Travis YamamotoIn Memory of Ellen BohmIn Memory of Vincent G. JunglasIn Memory of Bill LemkeIn Memory of Elaine Padilla
CARDIAC REHAB FUNDAlicia, Brandon and Daniel HindsMyke, Charmaine, Tavia,
and Adam Weis
CARDIAC REHAB FUND/ HEARTS FOR HEARTS 5K EVENT
Karen and Ted BoltonShari EngelhardtDr. Kyle and Krista HaffnerTerry HagenAnn and Bernadou Johnsen, IICathlin Jones
Qaisar M. Khan, M.D., FACCPhyllis KildalAdam and Alissa LozinskiDaryl and Kerstin MeyersPhilip and Kathryn MillsBehzad Molavi, M.D.The Munoz FamilyJohn OgleSherry PadonNorman and Janice PawlowskiDale and Judy PralleJohn RamirezP.H. and S. P. RileyRoger and Peggy SchaferGaye Lynn SchankweilerEdmund and Penny SchneiderDr. Christopher and Kelly SteesJewell StrattonDaniel and Kacie SturmanGaylia WeberAdam York
EMPLOYEE TIME TO CARE FUNDMichele Siem
GRANTSColorado Rural Health CenterNine Health Services, Inc.State of ColoradoState of Colorado Department of
Public Health & Environment
ONCOLOGY FUNDMartoni CooleyAlbert and Victoria FalconeFrancis GrecoRay and Joan LinderPaul and Mary MerkleHoward and Barbara PeaseHoward Pease, Jr.Marie ScannelloIn Memory of Roberta “Bobbi” Greco
PLANETREE FUNDMarty and Cynthia ReevesKaren Winn
TECHNOLOGY FUNDPeter D. Padilla and Alan LeybaRoger SchwabIn Memory of Elaine Padilla
In Memory of William Schwab In Honor of Helen Schwab
WOMEN’S AND CHILDREN’S FUNDAnonymousMeineke Car Care Center
of BrightonPlatte Valley Medical Center
VolunteersIn Memory of Mary Jo Bernard
WOMEN’S SERVICES CAMPAIGNAlcott Women’s Center
at Platte ValleyAnonymousAmerinetShane Bacon and FamilyAntelia and Ken BallCraig, Carol and Sarah BaumgartnerS. Edgar Bevers lll and FamilyBKD, LLPNorman and Debra BlehmBoulder Valley Center
for DermatologyThe Brighton BuzzKiwanis Club of BrightonJode BrownJennifer BuchlohDeanna BurkhardtBVB General ContractorsSylvia CallowSara CalziaMarie CampbellJosephine CarrilloColleen CasaceliLeo ChavezMarlene Ching and William PressPatricia CichowskiJeanine CirilloCity of Brighton AdministrationMartoni CooleyDianne CooperKelly and Sue CorbettCritical Care, Pulmonary
& Sleep AssociatesLaurence and Mary Ann CrossSally CunninghamDonna DaviesDavid and Marcie DemchukDiversified RadiologyDaniel and Constance Douglas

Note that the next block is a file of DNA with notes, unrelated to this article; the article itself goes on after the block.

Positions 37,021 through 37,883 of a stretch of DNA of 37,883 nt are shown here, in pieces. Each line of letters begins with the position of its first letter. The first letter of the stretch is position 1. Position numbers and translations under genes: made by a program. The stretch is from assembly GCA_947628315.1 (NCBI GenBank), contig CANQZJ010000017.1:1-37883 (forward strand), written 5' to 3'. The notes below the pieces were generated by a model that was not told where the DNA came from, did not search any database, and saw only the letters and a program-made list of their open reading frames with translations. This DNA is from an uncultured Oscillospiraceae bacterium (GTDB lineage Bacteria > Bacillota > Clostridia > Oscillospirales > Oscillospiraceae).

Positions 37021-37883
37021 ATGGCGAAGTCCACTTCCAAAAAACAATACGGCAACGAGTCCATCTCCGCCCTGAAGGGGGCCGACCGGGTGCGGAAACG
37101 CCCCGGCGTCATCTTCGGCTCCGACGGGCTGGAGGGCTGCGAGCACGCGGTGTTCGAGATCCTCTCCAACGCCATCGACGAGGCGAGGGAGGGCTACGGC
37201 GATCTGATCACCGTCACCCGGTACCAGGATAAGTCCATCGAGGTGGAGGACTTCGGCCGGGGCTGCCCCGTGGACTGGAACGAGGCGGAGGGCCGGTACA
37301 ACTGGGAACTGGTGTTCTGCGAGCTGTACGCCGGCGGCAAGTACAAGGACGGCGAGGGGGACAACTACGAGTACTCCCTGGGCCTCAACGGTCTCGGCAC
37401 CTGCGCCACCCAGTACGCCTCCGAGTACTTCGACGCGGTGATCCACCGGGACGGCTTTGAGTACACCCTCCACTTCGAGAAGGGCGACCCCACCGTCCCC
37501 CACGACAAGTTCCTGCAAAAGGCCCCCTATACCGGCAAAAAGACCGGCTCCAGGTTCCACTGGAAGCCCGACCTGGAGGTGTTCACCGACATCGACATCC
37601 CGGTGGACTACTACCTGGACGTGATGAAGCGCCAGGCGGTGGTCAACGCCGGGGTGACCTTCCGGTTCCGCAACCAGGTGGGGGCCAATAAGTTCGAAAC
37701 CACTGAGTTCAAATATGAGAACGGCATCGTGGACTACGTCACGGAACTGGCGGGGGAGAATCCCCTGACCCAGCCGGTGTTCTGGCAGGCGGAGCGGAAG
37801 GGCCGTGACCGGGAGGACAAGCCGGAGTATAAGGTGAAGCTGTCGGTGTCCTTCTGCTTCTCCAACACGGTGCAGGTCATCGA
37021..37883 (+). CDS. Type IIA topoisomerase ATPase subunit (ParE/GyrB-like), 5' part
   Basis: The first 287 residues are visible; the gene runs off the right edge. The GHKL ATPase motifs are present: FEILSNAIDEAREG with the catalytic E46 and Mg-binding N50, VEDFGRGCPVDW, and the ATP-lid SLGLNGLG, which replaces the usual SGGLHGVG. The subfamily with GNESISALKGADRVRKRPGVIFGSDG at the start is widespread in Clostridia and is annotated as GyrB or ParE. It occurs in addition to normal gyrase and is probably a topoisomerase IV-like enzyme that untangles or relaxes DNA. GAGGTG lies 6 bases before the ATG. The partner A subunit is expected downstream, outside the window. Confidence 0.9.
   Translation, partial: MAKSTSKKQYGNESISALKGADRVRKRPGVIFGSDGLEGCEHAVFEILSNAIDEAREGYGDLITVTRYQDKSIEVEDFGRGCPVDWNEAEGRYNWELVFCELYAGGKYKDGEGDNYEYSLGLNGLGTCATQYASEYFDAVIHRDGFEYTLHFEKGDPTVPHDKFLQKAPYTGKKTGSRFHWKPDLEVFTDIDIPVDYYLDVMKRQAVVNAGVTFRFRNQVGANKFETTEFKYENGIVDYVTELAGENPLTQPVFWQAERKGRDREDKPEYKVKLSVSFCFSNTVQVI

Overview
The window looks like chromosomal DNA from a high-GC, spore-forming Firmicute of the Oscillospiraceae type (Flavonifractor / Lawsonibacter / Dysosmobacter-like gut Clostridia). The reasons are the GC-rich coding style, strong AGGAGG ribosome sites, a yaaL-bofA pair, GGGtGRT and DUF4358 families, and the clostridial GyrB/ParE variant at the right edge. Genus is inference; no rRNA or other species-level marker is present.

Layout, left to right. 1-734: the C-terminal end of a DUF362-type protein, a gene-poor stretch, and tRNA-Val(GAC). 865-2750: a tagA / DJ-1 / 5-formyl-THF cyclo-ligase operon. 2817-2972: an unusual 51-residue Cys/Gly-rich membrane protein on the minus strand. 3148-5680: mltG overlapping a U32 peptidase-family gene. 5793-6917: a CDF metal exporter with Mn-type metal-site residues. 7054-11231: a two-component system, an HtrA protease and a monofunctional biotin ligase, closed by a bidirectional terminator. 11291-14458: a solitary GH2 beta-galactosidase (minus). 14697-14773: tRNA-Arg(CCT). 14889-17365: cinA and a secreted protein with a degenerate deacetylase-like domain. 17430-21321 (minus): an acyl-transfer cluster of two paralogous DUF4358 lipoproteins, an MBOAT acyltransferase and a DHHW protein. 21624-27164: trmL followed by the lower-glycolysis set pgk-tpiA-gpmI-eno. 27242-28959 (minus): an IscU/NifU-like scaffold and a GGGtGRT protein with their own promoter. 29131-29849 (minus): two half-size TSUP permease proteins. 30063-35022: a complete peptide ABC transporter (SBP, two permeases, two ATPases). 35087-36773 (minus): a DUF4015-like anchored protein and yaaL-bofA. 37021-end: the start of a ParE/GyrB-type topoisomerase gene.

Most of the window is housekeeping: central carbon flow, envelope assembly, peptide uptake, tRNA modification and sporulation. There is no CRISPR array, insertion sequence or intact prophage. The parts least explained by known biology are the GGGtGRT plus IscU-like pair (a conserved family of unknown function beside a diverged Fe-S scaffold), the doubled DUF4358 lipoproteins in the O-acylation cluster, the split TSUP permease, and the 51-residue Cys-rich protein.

Joan DrawerHarold T. DupperEagle Ridge MedicalAlice O. EloriagaShari EngelhardtNorma EnriquezMelinda EschVanessa EscobedoRobert R. and Malinda FeisThe Ferrel FamilyKeith and Nancy FichterAmy L. FrazierGallery On The GoMakeda GantGCM Contracting & Consulting
Services, LLDebra Geist-BuysseThe Gensert FamilyGH Phipps Construction CompaniesUlla GillilandNicole GonzalesAngela A. GoodGreater Brighton Area Chamber
of CommerceGuaranty Bank and Trust CompanyGlen and Lori GudeDr. Kyle and Krista HaffnerHalliburtonBenna and Bob HarrisHealth Connect Properties, Inc.Tammy HernandezDawn HesterJohn and Laura HicksHigh Plains Heart & Vascular CenterCarol HurdelbrinkMargie IbarraIntegral Healthcare Solutions, Inc.Integrative Internal MedicineJohnson Auto PlazaLaurie Stocker Johnson and FamilyJonathan and Simone JonesNancy KastPhyllis KildalAnn King WhiteKatherine KnissClaire KokoszkaKutak Rock, LLPChiyon LeeBrad LehmannLocal Color MagazineMahnke Auto Body Brighton
THANK YOU for your investment
in Platte Valley Medical Center. Each and every gift, whether it is a cash dona-tion, a planned gift, or the gift of your time, is vital to accomplishing our mission.
C O M M U N I T Y
Nickie Maillet and FamilyGentry MansurMary M. MasunagaBetty MaughanLeonard H. McCain,
Eloise R. McCain Family TrustPriscilla McCanliesRhonda McDowellDaryl and Kerstin MeyersChristina Miller and FamilyPhadrah MilliganPhilip and Kathryn MillsMallory MinnickDurell MohrlangCarri MontgomeryNick MoralesMountain View OrthopedicsThe Munoz FamilyGlen and Patricia MurrayRoger and Karen MurrillPat and Joel NelmsThe Nickell FamilyAmy ObrechtOfficeScapes David and Jan OlsonJoanne Osborne
Owens & MinorBrent PalizziPatricia K. Murray P.C., C.P.A.Mindy Lea Penman and FamilyBarbara A. Perez and FamilyPlatte Valley PharmacySharon Powell-CerettoPremier Pediatrics, Inc.Lidia PugaPlatte Valley Medical Center